[00:35:12] Rob Pintwala: community. Yeah. Yeah. Nah, that's, that's amazing. Um, do you, do you find that you're, And because you hold your professional life and like, uh, to such level of standards, like such a high level of standards, do you find that creeps into, like do you view being a parent as like a job?

[00:35:32] Rob Pintwala: Or are you just able to stay present at the moment and not put too much pressure on yourself self?

[00:35:40] Brianne Jenner: Yeah. I don't think I, um, have sort of that level of. Perfectionism when it comes to being a parent, just because it's, it's impossible, right? Like, we want to be the best for our kids and provide the best for our kids.

[00:35:53] Brianne Jenner: But, um, you know, I think all we can do is our, our best and, and be present with them and, um, you know, make them feel safe and loved. And so I try to focus on those big things. But yeah, there's, there's always that sort of, um, It's the same way that self-doubt creeps in when you're an athlete. Like there's that self-doubt like, oh, am I, am I doing enough?

[00:36:16] Brianne Jenner: You know, I pick up my phone and June's playing on the floor. I'm like, oh, should I be on my phone right now? You know, those things that are always, you know, weighing on you as a parent. So, um, I think I have the, a realistic expectation that, you know, you can't. You can't be perfect in anything you do, but, um, you know, try to be as, as present as possible and provide a good example.

[00:36:37] Brianne Jenner: Because what I've learned too is just kids pick up on everything that you do, every little behavior, um, you know, you see them mimicking it and you're like, where did they learn that? And it's like, well, from you, you know?

[00:36:50] Rob Pintwala: Yeah, yeah. No doubt. Um, I, I hate, I have the same guilt. I think all of our generation has the same guilt around using a device in front of a child.

[00:36:59] Rob Pintwala: Yeah. And like, yeah, it just always just feels so bad. And then you just, so addictive. Um, I'm, I'm, I'm curious, um, maybe just to kind of start to wrap things up, like, uh, you know, how do you, how do you spend your downtime? Like, how do you have fun? How do you bring kind of more joy into your life, um, besides your, your daughter, I'm sure.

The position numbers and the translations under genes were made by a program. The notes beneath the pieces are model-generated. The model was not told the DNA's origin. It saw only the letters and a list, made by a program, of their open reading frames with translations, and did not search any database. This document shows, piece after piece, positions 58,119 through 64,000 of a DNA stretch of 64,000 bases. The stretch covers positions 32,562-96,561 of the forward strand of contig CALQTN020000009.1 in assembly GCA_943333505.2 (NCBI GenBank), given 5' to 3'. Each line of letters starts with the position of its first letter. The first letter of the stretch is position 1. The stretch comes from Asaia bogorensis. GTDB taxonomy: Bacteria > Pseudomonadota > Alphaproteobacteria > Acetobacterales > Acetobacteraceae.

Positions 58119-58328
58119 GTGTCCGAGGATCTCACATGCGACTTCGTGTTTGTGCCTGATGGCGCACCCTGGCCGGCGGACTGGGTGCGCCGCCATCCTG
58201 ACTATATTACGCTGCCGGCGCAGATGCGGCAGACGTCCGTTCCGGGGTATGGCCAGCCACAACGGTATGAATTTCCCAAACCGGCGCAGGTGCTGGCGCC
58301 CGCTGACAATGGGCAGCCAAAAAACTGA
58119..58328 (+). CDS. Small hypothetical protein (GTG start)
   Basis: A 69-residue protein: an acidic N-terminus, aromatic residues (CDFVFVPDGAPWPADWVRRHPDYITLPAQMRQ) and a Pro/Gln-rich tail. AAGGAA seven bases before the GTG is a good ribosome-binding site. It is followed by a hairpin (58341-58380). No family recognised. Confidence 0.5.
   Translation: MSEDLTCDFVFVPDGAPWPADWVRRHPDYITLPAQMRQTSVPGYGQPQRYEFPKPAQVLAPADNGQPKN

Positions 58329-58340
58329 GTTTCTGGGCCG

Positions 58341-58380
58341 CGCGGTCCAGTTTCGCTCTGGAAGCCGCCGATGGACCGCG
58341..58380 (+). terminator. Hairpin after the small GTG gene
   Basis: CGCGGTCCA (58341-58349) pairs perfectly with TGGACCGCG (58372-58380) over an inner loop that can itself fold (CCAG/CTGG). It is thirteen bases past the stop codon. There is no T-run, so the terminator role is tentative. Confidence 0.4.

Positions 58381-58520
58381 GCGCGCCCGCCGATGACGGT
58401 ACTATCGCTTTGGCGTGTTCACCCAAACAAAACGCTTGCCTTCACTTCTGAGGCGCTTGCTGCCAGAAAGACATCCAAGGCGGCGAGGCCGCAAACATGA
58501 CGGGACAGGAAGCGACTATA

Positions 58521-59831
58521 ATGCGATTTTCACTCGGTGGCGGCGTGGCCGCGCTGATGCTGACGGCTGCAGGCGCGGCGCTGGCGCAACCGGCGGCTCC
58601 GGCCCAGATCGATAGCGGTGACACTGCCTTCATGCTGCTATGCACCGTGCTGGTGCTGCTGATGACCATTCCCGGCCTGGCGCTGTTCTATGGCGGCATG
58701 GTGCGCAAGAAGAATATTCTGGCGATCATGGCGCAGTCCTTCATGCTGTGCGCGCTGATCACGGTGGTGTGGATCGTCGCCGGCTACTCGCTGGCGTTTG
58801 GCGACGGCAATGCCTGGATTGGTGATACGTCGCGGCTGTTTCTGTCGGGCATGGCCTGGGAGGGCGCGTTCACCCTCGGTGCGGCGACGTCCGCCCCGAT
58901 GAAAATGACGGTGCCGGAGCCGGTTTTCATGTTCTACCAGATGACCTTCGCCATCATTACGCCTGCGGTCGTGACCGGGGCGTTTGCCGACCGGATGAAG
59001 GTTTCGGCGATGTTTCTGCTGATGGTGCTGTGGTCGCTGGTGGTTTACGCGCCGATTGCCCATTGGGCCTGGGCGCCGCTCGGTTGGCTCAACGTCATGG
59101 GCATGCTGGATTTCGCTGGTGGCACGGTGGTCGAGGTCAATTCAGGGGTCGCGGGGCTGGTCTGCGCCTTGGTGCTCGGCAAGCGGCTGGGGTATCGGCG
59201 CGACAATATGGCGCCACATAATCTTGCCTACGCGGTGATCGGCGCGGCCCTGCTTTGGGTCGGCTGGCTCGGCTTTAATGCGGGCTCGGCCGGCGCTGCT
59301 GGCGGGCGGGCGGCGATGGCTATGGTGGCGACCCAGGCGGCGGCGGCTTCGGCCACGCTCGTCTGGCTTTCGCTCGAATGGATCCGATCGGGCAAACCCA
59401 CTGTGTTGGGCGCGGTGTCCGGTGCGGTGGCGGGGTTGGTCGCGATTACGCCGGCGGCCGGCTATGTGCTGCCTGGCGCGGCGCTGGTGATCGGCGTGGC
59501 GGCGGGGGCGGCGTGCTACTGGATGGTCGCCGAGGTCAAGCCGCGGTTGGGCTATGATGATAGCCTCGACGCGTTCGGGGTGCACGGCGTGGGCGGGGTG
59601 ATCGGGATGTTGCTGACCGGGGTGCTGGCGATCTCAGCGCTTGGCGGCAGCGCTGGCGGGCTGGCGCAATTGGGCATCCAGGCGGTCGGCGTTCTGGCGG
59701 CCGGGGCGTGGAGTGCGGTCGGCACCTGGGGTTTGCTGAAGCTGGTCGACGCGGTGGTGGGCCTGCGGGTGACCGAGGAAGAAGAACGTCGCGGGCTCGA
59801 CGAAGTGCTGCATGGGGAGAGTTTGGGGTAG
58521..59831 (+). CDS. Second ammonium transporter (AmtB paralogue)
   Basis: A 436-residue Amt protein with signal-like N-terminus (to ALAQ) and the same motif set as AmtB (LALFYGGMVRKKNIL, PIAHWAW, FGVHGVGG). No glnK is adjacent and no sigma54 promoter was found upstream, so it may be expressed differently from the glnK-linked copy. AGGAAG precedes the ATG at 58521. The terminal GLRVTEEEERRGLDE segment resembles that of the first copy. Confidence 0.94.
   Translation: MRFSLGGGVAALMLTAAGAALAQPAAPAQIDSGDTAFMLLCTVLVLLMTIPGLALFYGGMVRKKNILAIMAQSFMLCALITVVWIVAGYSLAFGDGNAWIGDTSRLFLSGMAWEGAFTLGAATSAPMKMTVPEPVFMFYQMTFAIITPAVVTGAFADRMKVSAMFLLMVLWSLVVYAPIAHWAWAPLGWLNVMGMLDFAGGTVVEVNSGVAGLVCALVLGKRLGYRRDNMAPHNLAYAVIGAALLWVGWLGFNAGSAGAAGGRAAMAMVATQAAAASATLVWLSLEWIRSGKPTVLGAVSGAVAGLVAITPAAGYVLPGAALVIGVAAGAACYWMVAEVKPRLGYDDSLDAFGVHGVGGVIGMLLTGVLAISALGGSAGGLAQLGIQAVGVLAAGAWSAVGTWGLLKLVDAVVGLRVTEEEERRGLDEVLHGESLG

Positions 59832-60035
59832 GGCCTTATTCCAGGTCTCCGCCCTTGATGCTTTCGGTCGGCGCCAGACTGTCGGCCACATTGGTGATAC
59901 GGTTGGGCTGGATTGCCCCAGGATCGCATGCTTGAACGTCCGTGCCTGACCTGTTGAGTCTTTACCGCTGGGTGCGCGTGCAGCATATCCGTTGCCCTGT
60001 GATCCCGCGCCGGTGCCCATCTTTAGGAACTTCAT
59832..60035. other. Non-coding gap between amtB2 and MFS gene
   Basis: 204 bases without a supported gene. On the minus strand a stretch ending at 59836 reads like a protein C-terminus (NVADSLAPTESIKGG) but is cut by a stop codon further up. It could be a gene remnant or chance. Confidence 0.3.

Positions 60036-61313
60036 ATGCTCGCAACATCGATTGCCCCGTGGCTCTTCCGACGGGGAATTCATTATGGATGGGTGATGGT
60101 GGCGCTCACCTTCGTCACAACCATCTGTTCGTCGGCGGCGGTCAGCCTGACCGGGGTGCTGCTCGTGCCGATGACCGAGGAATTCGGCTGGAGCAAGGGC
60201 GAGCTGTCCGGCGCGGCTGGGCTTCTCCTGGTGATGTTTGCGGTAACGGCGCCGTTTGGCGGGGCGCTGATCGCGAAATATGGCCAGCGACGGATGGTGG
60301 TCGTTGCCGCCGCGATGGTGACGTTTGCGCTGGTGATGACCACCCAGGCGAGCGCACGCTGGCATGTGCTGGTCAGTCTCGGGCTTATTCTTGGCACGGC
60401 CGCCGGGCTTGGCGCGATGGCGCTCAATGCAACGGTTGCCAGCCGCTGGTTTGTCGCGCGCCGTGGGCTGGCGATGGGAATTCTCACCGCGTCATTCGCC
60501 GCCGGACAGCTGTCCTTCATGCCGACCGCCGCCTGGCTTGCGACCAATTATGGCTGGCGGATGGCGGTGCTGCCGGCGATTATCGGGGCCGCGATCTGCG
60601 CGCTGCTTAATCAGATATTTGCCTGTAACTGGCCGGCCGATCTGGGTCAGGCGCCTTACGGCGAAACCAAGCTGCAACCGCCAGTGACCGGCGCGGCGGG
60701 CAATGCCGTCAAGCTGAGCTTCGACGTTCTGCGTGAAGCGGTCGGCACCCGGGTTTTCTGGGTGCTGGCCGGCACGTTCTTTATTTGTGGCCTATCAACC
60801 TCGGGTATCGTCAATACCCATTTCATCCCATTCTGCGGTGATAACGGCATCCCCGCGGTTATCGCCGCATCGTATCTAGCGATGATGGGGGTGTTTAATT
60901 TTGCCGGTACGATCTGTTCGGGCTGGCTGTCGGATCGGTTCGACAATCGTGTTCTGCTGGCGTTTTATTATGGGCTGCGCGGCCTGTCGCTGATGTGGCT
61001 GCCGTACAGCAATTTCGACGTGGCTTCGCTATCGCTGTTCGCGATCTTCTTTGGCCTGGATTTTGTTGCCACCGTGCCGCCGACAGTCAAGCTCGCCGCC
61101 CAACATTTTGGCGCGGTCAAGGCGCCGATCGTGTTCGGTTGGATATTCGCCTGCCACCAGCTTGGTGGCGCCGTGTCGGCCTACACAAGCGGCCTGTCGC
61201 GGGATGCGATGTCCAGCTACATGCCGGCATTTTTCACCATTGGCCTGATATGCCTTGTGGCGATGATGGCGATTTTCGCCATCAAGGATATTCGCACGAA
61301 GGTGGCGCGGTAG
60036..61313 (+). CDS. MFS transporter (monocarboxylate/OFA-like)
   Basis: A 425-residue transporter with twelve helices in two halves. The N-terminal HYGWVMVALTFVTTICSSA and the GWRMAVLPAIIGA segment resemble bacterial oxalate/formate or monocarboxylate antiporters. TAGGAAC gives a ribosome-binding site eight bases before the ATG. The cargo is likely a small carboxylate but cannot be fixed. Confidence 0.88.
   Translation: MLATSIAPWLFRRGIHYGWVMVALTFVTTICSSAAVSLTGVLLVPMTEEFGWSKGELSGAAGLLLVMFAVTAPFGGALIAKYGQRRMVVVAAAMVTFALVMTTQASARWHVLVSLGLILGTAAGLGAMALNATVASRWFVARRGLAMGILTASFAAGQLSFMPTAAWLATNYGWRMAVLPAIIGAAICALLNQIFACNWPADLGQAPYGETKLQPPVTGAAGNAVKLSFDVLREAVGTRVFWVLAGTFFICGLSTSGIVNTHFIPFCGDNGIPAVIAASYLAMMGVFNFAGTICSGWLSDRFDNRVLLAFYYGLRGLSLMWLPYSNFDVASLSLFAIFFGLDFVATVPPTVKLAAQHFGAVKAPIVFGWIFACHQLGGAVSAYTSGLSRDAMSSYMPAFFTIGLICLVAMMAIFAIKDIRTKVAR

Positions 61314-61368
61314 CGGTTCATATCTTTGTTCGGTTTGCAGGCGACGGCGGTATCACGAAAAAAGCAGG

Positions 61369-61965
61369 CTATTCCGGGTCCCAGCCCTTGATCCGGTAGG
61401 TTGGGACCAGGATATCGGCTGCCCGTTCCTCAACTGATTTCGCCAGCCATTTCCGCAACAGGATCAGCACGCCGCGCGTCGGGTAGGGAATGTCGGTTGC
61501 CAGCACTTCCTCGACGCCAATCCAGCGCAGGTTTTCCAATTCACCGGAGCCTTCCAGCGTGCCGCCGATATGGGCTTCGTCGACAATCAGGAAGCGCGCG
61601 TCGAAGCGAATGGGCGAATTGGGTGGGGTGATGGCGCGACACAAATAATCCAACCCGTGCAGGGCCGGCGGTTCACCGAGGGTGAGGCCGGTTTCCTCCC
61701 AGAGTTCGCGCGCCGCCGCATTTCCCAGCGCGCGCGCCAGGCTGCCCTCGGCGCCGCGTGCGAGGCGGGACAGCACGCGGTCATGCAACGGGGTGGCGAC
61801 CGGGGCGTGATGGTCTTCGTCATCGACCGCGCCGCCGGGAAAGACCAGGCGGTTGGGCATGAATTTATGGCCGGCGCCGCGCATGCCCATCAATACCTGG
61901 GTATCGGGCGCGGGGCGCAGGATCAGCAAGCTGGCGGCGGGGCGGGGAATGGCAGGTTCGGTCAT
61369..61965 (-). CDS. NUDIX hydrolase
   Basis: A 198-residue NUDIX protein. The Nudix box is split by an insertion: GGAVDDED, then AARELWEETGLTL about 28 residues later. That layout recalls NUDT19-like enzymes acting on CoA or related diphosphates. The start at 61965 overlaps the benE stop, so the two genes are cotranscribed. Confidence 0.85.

[00:37:21] Rob Pintwala: Um, What sort of things do you take time for yourself?

[00:37:25] Brianne Jenner: I think just like spending, spending time outside, um, Is a, is a big one. It sounds so simple, but like, you know, that, that feeling when you're inside all day, maybe sitting at a desk and like, you just don't feel like you can relax. Um, so I think especially now that it's spring and summer's around the corner, um, you know, we try to get outside, go to the park, um, Just, just different things like that.

[00:37:51] Brianne Jenner: So that's, I think that's a big piece. And just trying to have time to have a, you know, adult conversations with, with my wife rather than just always talking about logistics and, and the kid. I think that's easy for married couples to fall into that. So, um, just time and space for, for those things. And we're, we're really close with our family, so we, we FaceTime family a lot.

[00:38:15] Brianne Jenner: Um, and, and just stay connected with, with people as much as we can.

[00:38:21] Rob Pintwala: Amazing. Amazing to hear. Um, Kim, do you have any final questions or comments?

[00:38:28] Kim Foster Yardley: I, I, nothing in particular comes to mind. I've just really enjoyed our conversation and I, I was just thinking about how. Incredibly well adjusted you aub, and like you're just such a level-headed, warm, thoughtful person and, and I just wanted to

[00:38:45] Brianne Jenner: thank you for spending this time with us.

[00:38:47] Brianne Jenner: Thank you. I, I feel like you're catching me on a good day, you know, but no, no one's, I, I think I've learned a lot from, you know, my time in high performance sport, but there's a lot to learn still. I think that's one of the biggest takeaways I've had is if you think you have it all figured out, then that's when you're in trouble.

[00:39:07] Brianne Jenner: So I think there's always more to learn. And I think conversations like this where you're, you're taking. Little tidbits from the people that you interact with and the people that you meet along the way. That's, that's a big piece of, of how you can learn. So, um, just chatting with you, I feel like I, I, you know, have some, some new, uh, takeaways.

[00:39:25] Brianne Jenner: For sure.

[00:39:26] Rob Pintwala: Thank you so much, Brian. Yeah. It was an absolute pleasure and definitely be following your career. And I hope to keep in touch in the future. So thanks for joining us and hope you have a great rest of your week.

[00:39:38] Brianne Jenner: Thanks, you too.

[00:39:51] Rob Pintwala: Thank you for listening to this episode of The Actualized Podcast. You can find the show notes for this episode as well as all other episodes at first If you like this podcast, please leave us a review on your favorite podcast platform. Thank you again, and we'll see you next time.